Sunday, December 5, 2021
This is the story of a cathedral that was almost built, but not quite. Up until less than a hundred years ago, the spire on St. James Church was the tallest structure in early Toronto. It represented the Church of England in the early city. When John Strachan was made the First Bishop of the Anglican Diocese of Toronto in 1839 he was allowed to use the St. James Church but there was a problem. The parishioners had financed the church and were unwilling to turn it over to the Bishop for his use. The home church of the Bishop is known as a cathedral and is the most powerful church in the diocese. From the middle-ages, cathedrals have been grandly designed and were intended to reflect the majesty of God. In 1843 Strachan opened the cathedral establishment fund with the intention of giving Toronto one of these grand buildings.
Neither Strachan nor his successor would see the building started, it would have to wait until 1883. Arthur Sweatman was the third Bishop of Toronto and he oversaw the purchase of 4.5 acres of land in the newly developing Seaton Village area just west of the expanding city. The plot was made available by a syndicate that was developing a prestigious housing development in the area. They put up $5,244, half of the purchase price, and promised another $2,000 if the choir and chancel were completed by 1886. The archive picture below shows the construction of the east end of the cathedral during 1886.
The diagram below is from Wikipedia and shows the most common parts of Christian Cathedrals. The basic layout has been in place since Roman times and the intention is to create the most spectacular building in the region. When St Alban the Martyr Cathedral was planned it was intended that Toronto should have such a building.
Sod was turned on August 20, 1885, but the cornerstone wouldn’t be laid until the following year. Funding for the building wouldn’t be consistent and work was slow to progress. When Canada went into a depression in the 1890s money was diverted to building local parishes which were badly needed by the expanding city. The portion of the cathedral in the picture below, taken on July 14, 2021, was completed by 1891 and that was about as far as they got.
The archival sketch below shows the cathedral as it stood in 1898. By this time they had consecrated the choir and the crypt below it. They moved their worship services into the crypt while they waited a few years, or so they thought, for the rest of the cathedral to be completed. This turned out to be the end of the original design.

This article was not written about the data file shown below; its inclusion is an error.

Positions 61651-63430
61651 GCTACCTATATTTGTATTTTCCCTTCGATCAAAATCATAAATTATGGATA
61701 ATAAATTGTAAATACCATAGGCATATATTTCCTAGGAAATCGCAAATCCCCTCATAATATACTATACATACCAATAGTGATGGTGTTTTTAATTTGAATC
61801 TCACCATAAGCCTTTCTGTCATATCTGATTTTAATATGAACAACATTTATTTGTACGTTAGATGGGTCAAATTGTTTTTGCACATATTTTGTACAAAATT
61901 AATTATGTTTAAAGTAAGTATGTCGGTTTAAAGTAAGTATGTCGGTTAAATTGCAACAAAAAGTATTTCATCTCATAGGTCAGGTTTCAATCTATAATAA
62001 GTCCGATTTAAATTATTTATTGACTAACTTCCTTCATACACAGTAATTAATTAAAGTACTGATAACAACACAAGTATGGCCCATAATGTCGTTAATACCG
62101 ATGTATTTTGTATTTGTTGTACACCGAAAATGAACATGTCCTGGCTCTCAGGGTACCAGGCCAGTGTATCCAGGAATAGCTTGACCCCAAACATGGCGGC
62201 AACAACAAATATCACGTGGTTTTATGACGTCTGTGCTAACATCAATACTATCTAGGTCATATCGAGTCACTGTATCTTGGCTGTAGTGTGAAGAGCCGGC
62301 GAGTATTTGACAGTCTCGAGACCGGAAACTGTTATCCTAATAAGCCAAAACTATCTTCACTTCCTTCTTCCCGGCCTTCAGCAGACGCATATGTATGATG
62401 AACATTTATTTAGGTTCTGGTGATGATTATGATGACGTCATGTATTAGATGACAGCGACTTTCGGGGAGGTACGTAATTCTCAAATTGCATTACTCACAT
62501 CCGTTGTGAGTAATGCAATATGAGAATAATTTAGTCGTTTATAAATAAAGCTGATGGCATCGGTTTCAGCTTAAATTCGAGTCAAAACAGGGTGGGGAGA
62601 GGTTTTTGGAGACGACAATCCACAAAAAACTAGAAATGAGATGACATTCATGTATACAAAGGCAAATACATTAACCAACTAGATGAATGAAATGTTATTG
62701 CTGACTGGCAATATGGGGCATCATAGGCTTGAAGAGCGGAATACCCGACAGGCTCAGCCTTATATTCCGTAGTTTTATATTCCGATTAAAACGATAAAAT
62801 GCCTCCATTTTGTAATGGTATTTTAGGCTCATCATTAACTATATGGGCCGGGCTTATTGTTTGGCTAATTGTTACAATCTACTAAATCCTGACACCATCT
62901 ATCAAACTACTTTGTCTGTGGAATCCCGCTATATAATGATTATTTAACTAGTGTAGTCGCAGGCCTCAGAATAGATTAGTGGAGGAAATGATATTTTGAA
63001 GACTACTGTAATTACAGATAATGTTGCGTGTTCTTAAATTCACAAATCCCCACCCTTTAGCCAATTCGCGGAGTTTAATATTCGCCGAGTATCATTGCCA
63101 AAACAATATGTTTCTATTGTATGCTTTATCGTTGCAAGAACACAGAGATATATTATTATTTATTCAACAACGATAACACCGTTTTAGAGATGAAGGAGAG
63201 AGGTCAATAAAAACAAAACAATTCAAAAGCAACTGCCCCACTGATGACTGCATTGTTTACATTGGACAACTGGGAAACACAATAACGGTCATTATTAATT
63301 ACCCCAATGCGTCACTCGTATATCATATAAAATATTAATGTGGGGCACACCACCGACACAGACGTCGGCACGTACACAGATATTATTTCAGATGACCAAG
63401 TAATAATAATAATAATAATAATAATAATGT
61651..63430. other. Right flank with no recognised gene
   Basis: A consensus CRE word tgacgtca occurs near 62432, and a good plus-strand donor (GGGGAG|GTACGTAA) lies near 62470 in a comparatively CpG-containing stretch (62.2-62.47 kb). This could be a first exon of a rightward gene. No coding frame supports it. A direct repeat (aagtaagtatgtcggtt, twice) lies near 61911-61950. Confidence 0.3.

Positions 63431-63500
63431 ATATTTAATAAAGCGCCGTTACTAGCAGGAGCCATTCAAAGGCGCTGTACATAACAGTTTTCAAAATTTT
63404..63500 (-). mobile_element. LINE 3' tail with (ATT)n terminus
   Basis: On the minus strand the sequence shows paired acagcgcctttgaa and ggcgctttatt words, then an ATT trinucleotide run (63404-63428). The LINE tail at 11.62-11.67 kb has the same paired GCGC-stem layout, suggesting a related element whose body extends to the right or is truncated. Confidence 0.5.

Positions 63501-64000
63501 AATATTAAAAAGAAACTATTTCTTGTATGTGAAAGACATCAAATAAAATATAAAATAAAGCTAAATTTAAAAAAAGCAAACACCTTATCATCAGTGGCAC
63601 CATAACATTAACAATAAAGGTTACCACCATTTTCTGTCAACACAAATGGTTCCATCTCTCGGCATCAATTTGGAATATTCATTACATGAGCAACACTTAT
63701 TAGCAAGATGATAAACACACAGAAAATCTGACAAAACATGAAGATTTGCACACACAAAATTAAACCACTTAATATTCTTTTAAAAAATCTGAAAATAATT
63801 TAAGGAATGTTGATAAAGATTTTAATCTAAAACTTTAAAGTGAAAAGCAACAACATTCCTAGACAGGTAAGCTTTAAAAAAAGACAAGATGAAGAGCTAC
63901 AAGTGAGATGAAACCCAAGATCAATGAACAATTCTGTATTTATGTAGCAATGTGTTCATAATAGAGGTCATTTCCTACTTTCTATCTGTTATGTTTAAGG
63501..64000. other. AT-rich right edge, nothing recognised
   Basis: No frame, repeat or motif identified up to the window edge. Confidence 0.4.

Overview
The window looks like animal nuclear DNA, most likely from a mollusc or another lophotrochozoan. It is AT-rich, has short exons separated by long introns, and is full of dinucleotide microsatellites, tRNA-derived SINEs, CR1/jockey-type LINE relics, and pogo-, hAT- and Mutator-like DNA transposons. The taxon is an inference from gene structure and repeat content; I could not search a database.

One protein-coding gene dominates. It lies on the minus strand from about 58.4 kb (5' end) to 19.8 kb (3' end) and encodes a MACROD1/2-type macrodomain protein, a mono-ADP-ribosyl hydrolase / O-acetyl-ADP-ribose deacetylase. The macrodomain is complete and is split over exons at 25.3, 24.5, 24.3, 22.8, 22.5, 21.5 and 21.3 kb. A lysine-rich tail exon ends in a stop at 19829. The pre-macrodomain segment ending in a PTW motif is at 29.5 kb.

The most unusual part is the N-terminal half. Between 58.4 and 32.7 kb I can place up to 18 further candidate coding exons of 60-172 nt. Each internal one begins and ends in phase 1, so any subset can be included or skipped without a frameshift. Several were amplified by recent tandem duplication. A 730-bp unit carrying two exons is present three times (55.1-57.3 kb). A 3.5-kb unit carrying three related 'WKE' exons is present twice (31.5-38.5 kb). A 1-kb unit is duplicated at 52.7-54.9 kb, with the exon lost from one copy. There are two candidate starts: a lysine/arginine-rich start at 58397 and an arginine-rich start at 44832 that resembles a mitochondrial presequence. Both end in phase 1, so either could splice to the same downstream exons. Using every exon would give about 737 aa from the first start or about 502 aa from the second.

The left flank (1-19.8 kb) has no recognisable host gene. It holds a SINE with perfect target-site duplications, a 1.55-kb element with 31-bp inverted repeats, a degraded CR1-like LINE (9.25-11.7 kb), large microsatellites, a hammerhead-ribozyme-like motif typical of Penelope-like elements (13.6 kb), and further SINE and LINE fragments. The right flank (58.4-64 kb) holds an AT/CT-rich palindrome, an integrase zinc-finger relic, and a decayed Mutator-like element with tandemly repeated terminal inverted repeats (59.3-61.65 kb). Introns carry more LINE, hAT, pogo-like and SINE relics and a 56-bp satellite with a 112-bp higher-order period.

The synod of the diocese renewed its commitment to completing the cathedral in 1910. The new plans called for the elimination of the two western towers which were to be replaced with a single central tower. This would have been placed on the south side in the corner where the transept met the aisle. Twenty-five years after the cornerstone was laid the same trowel was used to initiate the new construction. Problems arose immediately when the tenders came back $200,000 over budget. World War 1 broke out before there was a resolution and the project was once again put on hold. Construction wouldn’t begin again until 1956 when the western end of the building was closed in with a short brick structure. The idea of a cathedral at St. Alban the Martyr had already been over since 1935.
The aerial photo below from Toronto Archives shows the choir end of the cathedral with the foundations of the transepts and the nave forming the outline of a cross. The Bishop’s house can be seen circled just above the cathedral and three of Toronto’s bishops would live here before 1935.
The original plans for the cathedral included a 135 foot (41 meters) tower on the southwest corner while a shorter one adorned the northwest corner. This image below was taken from The West Annex News and gives you a good idea of what the other three-quarters of the building would have looked like if completed as designed.
Starting in 1918 St. James Church downtown began to lobby to be the cathedral for the Toronto Diocese although it wouldn’t happen until the middle of the Great Depression. In 1935 St. James Church was confirmed as the cathedral and St. Alban was downgraded to a local parish. The bishop moved downtown and the church carried on until 1964. That’s when St. George College rented the property and they continue to occupy it today. They built their school buildings on the old foundations for the proposed cathedral.
Their rather typical educational building sits on top of some pretty impressive stone footings that were intended to support a much grander building.
The footings at the western end of the building haven’t been built on but it doesn’t look like there are any grand towers in their near future.
A lot has changed since the original conception with its two grand towers. These were downgraded to a single tower in 1910 and finally, in 1956 they settled for one of the most unimaginative spires in Christendom.
Between 1885 and 1886 the church also built a home for the bishop of the Anglican Diocese of Toronto. The diocese went by the short name of “See” and this was the home of the bishop from 1885 until 1935.
We close with a view of the west end of the proposed cathedral. This is where the parishioners would have entered for the services.
Some of the grand cathedrals in Europe took centuries to be complete but in Toronto, we lost the will to finish our cathedral almost as soon as it was planned.
Google Maps Link: St. Alban the Martyr
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